Film Review: Vertigo (1958)

Vertigo is probably one of Alfred Hitchcock’s most beloved films, from a director whose entire filmography is almost universally beloved. It’s also a film which has had the appraisal that it peaks a little too early, one that I tend to agree with. There will be spoilers in this review below the cut, because I need to talk about the last third of the film, so I need to lay out what came before.

Vertigo follows “Scotty” (James Stewart), a former police detective who left the force after an incident where his acrophobia nearly led to his death and did lead to the death of a fellow officer. Scotty ends up working as a private investigator, helping a local wealthy businessman keep an eye on his wife, Madeline (Kim Novak), who may be having mental health issues.

After saving Madeline from a suicide attempt, they end up falling in love for each other – only for Madeline to apparently kill herself by flinging herself from a bell tower at a mission they are visiting. Scotty institutionalizes himself over this, and after getting out several months later, he runs into Judy, a woman from Kansas – who in reality was actually posing for Madeline for Scotty at the behest of Madeline’s husband in an attempt to gaslight Scotty and cover up Madeline’s murder.

Scotty, not knowing that last bit, just sees the similarity between Judy and Madeline and tries to remake Judy in Madeline’s image, ultimately leading to him putting it all together and confronting her on this in the bell tower where Madeline died… only for them to be startled by a third party out of the blue, leading to Judy falling to her death as a freak accident.

I bring up that long synopsis of Vertigo‘s plot because it leads to the two real problems with the film’s last third. The first is related to the murder plot – or rather the murderer part of the plot. While the murder itself is explored, the actual murderer drops out of the movie shortly after the murder and never shows up again. The murder does need to happen for the main trauma to come up, and for Scotty to realize that he was gaslit – but the mastermind of the gaslighting is never really addressed. Just something addressing this would have been nice.

The other relates to Judy/Madeline – specifically her plot arc. It isn’t that she doesn’t have one, she absolutely does. It’s just that it’s very poorly presented. She’s an accomplice to murder, and it’s implied that she’s somewhat pressured into her involvement, and after she returns into the film, her arc is one of her agency being progressively taken away. It’s the inverse of the femme fatale, the woman who through emotional manipulation takes away the agency of a man, and it’s clear that this inversion is Hitchcock’s intent – Judy writes a letter revealing the deception to Scotty but destroys it before delivering it, and partway through the process of re-making her into Madeline, she confronts Scotty on this, and tries to get him to stop, without success.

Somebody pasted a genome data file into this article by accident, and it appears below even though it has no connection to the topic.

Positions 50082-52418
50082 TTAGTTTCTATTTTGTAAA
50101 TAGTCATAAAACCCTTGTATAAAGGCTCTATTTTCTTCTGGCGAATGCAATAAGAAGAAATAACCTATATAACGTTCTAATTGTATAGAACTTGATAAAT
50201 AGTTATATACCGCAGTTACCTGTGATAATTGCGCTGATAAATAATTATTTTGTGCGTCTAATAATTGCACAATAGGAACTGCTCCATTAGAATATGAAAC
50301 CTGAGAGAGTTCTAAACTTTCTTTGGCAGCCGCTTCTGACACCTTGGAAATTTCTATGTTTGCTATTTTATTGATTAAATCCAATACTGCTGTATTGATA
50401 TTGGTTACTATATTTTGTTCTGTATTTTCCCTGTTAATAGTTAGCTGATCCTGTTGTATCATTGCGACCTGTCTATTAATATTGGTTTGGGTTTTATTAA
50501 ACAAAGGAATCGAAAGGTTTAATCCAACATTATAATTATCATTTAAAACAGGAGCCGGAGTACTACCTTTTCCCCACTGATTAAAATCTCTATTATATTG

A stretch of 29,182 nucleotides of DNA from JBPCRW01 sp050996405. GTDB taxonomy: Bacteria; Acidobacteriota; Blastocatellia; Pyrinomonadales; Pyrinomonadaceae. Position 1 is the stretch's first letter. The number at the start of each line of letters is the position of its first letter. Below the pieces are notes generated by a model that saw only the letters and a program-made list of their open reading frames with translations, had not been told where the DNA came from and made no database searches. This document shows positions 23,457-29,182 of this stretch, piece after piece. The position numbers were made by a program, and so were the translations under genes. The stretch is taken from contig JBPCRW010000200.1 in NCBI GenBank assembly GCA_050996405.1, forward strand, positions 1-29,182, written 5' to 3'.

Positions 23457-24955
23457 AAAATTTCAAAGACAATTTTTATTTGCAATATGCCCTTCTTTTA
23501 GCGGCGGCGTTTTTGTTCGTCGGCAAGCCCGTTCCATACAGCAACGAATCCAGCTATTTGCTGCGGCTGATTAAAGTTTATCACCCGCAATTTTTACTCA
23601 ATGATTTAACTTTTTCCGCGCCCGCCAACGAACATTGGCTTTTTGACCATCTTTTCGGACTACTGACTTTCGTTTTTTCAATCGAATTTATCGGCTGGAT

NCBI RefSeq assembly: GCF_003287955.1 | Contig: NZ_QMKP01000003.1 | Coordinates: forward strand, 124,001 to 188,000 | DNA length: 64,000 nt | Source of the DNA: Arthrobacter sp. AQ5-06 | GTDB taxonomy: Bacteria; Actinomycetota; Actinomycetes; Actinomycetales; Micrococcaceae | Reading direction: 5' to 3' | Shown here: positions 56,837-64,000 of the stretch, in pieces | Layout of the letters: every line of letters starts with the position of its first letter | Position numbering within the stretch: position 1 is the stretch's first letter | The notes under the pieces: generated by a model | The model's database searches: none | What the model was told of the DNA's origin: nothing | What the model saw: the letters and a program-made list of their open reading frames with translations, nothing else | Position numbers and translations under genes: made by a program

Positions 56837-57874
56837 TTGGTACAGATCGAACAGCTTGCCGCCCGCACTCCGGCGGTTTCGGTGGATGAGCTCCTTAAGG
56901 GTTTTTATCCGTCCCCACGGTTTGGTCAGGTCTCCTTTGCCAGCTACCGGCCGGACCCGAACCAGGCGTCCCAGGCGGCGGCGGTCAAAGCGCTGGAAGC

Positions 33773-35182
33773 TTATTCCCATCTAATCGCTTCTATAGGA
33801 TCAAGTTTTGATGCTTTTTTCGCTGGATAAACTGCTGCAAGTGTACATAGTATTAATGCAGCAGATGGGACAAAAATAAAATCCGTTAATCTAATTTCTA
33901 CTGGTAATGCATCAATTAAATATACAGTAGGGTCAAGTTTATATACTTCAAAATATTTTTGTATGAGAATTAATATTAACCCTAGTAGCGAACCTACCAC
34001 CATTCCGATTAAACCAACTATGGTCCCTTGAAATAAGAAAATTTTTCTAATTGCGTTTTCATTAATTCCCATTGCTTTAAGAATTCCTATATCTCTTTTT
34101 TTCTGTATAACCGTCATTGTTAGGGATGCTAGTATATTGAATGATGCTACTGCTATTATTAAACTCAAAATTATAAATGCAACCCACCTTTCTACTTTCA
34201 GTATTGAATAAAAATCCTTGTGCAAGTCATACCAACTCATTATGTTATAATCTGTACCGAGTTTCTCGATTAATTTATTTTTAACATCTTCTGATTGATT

This could successfully lead to a tragic ending, except for how Judy’s death plays out. Judy is startled by a nun walking up into the bell tower, slips and falls to her death. However, in the way the shot is framed, Judy is in the background, not the foreground, and most of her body is blocked in the frame by Stewart. We don’t see her body like we saw Madeline’s, and we don’t get a closeup on her feet showing that what’s happening is she’s lost her footing. If it wasn’t for her scream and Scotty’s reaction, we wouldn’t even know that she was dead. She literally drops out of the film. It’s frustrating.

What’s worse is that Hitchcock is a very visual director. The composition of these sequence was intentional. Hitch was clearly trying to put forward the idea that the ultimate cause of death for Judy was “Death by deprivation of agency”. Vertigo even briefly has a scene from her point of view where she writes the letter exposing the truth, and then destroying it, showing her putting forward a tremendous degree of agency before it’s taken away. Instead, as shot, Judy’s death is almost comical to a degree that, given the context, has to be unintentional.

I appreciate Hitchcock’s work, and I’m glad I saw Vertigo, but I can’t give this movie the kind of unreserved recommendation that I’d give, for example, North by Northwest.

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